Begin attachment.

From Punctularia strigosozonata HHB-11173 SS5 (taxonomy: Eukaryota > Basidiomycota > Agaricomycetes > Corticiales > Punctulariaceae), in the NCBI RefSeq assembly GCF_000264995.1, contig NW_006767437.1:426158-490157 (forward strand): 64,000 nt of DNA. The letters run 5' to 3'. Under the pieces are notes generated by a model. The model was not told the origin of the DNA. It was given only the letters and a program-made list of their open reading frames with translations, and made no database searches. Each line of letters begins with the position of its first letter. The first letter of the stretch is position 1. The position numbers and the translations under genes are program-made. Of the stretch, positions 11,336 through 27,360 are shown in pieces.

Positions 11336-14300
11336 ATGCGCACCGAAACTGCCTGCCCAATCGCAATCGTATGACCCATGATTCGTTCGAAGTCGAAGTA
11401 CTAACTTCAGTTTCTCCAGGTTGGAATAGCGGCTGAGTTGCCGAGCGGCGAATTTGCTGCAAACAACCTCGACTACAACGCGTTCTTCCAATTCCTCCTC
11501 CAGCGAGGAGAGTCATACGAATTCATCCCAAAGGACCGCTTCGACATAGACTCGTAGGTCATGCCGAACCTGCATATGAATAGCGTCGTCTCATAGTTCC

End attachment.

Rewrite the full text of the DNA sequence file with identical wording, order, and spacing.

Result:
From Punctularia strigosozonata HHB-11173 SS5 (taxonomy: Eukaryota > Basidiomycota > Agaricomycetes > Corticiales > Punctulariaceae), in the NCBI RefSeq assembly GCF_000264995.1, contig NW_006767437.1:426158-490157 (forward strand): 64,000 nt of DNA. The letters run 5' to 3'. Under the pieces are notes generated by a model. The model was not told the origin of the DNA. It was given only the letters and a program-made list of their open reading frames with translations, and made no database searches. Each line of letters begins with the position of its first letter. The first letter of the stretch is position 1. The position numbers and the translations under genes are program-made. Of the stretch, positions 11,336 through 27,360 are shown in pieces.

Positions 11336-14300
11336 ATGCGCACCGAAACTGCCTGCCCAATCGCAATCGTATGACCCATGATTCGTTCGAAGTCGAAGTA
11401 CTAACTTCAGTTTCTCCAGGTTGGAATAGCGGCTGAGTTGCCGAGCGGCGAATTTGCTGCAAACAACCTCGACTACAACGCGTTCTTCCAATTCCTCCTC
11501 CAGCGAGGAGAGTCATACGAATTCATCCCAAAGGACCGCTTCGACATAGACTCGTAGGTCATGCCGAACCTGCATATGAATAGCGTCGTCTCATAGTTCC